Global Inequality | Branko Milanović

Summary of: Global Inequality: A New Approach for the Age of Globalization
By: Branko Milanović

Introduction

Dive into the fascinating world of Global Inequality: A New Approach for the Age of Globalization, where author Branko Milanović explores the complexities of globalization and its impact on the global economy. In this essential read, you’ll discover the winners and losers of globalization, from the Asian poor and middle classes to the lower middle classes of the rich world. By examining the disparities in wealth and income, as well as the shifting trends in inequality, the book offers a fresh perspective on how wealth is distributed and accumulated in our rapidly changing world. Uncover the truth behind the Kuznets curve, the rise and fall of inequality over the centuries, and the various factors that have shaped the modern economic landscape.

The Winners and Losers of Globalization

Globalization promised to improve everyone’s lives, but the reality is that only the middle-income earners and wealthy have benefited. The global middle class, living mostly in Asia, experienced economic growth, while the top 1% of the world’s population became wealthier. European and North American residents make up the majority of the “global plutocrats” who experienced a significant increase in wealth. The promise of globalization improving life for all has fallen short, and economic growth has been experienced unequally among different parts of the world.

Global Wealth Disparities

The lower middle class in advanced economies has experienced a stagnation of real incomes over the past two post-Cold War decades. The world’s richest 5% were the great winners, obtaining 44% of global income growth between 1988 and 2008. The lower middle class in wealthy countries only gained 1% of the global income gains during the same period. Meanwhile, worldwide wealth disparities are greater than income disparities, with one-quarter to one-third of most nations’ populations having zero or negative net worth. The number of super-rich individuals is rapidly increasing, as evidenced by Forbes’s annual rankings of global billionaires; in 2013, 735 hyper-rich individuals owned a total of $2.25 trillion in assets. The Asian poor and middle classes are among the great winners, while the lower middle classes in wealthy countries are the great losers. These dynamics have resulted in wealth concentration among the few at the expense of the many.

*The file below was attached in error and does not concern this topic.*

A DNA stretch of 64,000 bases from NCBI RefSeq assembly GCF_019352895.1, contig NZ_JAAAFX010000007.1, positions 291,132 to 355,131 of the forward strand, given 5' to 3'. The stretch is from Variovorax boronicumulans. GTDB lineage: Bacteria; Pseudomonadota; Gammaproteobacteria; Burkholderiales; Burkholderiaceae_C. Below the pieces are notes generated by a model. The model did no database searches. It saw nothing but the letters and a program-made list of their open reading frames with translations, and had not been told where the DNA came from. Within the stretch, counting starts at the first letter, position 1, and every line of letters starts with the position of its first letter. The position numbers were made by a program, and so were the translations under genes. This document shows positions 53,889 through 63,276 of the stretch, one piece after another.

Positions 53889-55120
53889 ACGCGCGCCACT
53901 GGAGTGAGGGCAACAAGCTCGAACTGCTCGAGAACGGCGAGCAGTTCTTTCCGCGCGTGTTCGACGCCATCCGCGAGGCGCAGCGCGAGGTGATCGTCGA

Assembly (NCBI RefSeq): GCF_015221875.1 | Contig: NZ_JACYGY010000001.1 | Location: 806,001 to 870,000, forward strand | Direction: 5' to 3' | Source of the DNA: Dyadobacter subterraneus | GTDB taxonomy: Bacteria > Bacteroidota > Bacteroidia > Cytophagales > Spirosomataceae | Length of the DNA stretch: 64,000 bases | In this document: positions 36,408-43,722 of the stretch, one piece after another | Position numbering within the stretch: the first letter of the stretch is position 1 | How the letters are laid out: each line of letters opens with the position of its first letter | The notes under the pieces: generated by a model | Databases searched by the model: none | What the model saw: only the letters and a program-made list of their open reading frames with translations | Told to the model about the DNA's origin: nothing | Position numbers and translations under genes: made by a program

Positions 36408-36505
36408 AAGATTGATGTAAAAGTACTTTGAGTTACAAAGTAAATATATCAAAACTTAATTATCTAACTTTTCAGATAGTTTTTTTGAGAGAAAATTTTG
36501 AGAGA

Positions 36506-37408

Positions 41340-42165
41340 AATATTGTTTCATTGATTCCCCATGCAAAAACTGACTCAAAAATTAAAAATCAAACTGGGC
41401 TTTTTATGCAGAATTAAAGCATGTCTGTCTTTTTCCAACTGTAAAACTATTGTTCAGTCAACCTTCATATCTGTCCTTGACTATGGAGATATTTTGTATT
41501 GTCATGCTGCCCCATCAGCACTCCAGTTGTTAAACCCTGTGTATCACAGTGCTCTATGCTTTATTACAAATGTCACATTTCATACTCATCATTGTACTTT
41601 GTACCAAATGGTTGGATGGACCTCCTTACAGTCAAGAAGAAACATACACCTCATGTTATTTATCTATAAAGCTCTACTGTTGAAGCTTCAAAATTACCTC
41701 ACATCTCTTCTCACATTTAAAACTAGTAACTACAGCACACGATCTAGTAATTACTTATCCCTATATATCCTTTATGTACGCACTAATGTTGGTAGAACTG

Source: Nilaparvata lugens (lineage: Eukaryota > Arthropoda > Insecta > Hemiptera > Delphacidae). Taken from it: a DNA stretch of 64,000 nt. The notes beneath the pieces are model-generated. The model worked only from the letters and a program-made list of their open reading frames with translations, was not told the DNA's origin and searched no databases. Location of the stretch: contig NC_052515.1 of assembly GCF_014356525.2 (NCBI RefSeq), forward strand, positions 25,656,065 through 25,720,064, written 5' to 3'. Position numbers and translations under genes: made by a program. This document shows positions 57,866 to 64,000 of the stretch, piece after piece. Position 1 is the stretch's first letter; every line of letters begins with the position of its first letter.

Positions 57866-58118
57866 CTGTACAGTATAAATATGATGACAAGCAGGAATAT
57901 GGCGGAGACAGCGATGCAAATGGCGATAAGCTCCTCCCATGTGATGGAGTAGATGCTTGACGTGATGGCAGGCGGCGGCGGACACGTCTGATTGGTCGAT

The False Inverted U-Curve

Economist Simon Kuznets’ Inverted U-Curve theory suggested that inequality first increases and then decreases as an economy develops. However, recent data disproves this theory, suggesting that economic inequality is still prevalent today. Explanations for this include the relative incomes of skilled versus unskilled laborers and the effects of war, high taxation, and socialism. Economist Thomas Piketty also attributed economic deregulation to the rise of asset concentration and further inequality. However, these explanations do not account for developments prior to the 20th century, leading to a need for continued research and analysis.

The Undulating Inequality

The rise and fall of inequality over the centuries can be viewed as Kuznets waves influenced by various factors. The expansion of education, higher social transfers, and progressive taxation lead to inequality reduction while wars and famines can increase it. In the 20th century, two World Wars and the establishment of public welfare systems resulted in a decline in inequality. However, benefit cuts to social safety nets, tax reductions for high-income earners, and technological advancement intensified inequality in the 1980s. Labor unions also lost influence in the services sector, while industries like telecommunications, banking, and pharmaceuticals profited, making it difficult for governments to collect taxes.

Global Wealth Disparities

Global wealth inequalities have fluctuated throughout history, with Western Europe and the United States becoming richer while countries like China and India remained poor until the 1980s. The income gap between the US and China/India peaked in 1970, reaching the highest disparity since the 19th century. However, today, 1.5 billion people are wealthier than they were 30 years ago, and emerging markets’ growth rate surpasses that of developed markets. Therefore, wealth disparities will likely continue to decrease with the narrowing economic gap between Asia and the West. Nonetheless, the developing world’s economic growth has been uneven, with only Asia moving towards income convergence while Africa lags behind. Overall, global income convergence remains incomplete in today’s society.

Inequality and the Rich

In the book, the author explores how inequality within countries varies, and how the wealthy have a powerful influence on politics and economics. The United States’ wealth gap is likely to grow, as the rich concentrate capital income and control policy-making. Additionally, high-income men often marry high-income women, perpetuating a wealth divide. The influence of money on politics is especially strong in the US, where election campaigns are expensive and wealthy donors have significant sway. The author suggests that popular distractions, such as social and media issues, divert attention from vital economic and social problems, such as unemployment and war profits. The concentration of capital income and political power among the rich contributes to persistent inequality and prevents progress towards a more equal society.

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